Wednesday, January 21, 2009

Australia - the next domino to fall

Very sober figures, via the Daily Reckoning, show we have a problem here in Australia:
--First up is Christopher Wood, regular analyst at CLSA Asia-Pacific and writer of handy newsletter called GREED and Fear. "The ban on shorting Australian financial stocks is due to expire on 27 January," he writes. "If it is not extended, this presents a clear opportunity for absolute-return investors. GREED and Fear continues to take the view that Australian financials will be the last area of Anglo-Saxon consumer financing excess to bottom with, as in Britain and America, the seemingly inevitable involvement of taxpayer money before the end of the cycle."

--"GREED and Fear also continues to recommend, as has been recommended since March 2008, that Asia-Pacific relative-return investors maintain a zero weighting in Australian financials. Australian banks, including their New Zealand subsidiaries, are characterised by high loan-deposit ratios and low loan loss provisions."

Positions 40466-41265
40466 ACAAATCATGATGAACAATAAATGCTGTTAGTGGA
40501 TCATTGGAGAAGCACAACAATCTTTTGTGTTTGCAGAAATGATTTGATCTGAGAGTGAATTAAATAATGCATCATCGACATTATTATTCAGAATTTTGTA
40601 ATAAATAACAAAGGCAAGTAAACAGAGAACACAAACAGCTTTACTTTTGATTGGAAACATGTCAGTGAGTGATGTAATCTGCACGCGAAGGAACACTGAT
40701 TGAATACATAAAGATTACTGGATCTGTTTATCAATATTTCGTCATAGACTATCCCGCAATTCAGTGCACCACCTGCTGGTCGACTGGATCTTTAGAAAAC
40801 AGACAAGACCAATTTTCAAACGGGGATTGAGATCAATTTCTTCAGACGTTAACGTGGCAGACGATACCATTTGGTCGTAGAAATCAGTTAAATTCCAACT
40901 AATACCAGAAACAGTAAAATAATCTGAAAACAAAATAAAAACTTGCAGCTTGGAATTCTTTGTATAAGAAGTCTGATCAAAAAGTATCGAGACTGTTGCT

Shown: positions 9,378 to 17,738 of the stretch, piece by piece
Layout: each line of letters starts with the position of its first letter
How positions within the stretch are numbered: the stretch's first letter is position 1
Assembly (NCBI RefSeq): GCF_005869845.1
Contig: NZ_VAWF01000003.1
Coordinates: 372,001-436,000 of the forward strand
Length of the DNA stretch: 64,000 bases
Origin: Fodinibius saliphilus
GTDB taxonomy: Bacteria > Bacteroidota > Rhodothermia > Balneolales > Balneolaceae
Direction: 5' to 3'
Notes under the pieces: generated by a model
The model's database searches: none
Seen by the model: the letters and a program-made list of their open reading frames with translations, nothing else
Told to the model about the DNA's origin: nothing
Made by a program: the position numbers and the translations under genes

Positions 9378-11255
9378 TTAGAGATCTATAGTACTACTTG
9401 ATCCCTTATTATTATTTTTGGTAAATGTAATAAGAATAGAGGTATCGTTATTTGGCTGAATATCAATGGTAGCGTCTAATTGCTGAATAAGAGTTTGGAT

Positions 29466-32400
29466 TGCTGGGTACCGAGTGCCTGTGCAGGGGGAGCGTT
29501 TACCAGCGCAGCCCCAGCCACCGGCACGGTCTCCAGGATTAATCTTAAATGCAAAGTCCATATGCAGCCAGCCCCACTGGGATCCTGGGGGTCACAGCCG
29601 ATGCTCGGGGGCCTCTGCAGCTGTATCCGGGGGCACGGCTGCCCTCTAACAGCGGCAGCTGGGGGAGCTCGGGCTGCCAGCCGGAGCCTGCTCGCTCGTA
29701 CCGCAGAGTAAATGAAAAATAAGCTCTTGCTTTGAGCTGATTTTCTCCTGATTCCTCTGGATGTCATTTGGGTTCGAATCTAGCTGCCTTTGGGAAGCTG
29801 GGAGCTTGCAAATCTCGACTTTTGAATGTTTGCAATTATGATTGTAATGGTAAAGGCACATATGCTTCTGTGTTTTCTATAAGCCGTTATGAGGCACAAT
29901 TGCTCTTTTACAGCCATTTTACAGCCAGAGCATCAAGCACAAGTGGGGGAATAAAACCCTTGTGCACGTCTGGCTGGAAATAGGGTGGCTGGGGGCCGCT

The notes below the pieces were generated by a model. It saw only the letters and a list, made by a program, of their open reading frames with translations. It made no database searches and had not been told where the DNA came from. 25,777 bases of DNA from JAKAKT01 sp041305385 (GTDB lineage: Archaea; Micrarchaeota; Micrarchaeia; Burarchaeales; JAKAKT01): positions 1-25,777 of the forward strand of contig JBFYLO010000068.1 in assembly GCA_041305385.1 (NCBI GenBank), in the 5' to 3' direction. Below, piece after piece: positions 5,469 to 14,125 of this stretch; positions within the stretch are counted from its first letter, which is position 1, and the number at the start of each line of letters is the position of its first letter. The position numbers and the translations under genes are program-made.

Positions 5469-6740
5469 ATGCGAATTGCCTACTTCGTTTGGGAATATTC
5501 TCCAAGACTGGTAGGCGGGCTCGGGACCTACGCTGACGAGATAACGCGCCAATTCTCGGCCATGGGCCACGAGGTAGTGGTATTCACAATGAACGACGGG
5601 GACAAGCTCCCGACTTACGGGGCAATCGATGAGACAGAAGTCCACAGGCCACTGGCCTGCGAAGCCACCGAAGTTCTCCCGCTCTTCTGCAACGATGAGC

--"Meanwhile, the household sector is extremely leveraged while the former high flying residential property market is weakening fast. Household debt to disposable income is still running at 156%, compared with 130% in America. While Australian residential building approvals fell by 32% year-over-year in November, with new home sales down 15% year-over-year."

--"GREED and Fear hears from recent visitors to the 'Lucky Country' that there is still a state of denial, which is certainly not the case in America or Britain. If so, this mentality will not last. But the good news is that reluctant Australian taxpayers will be able to afford to pick up the tab. Public sector debt is only 15% of GDP."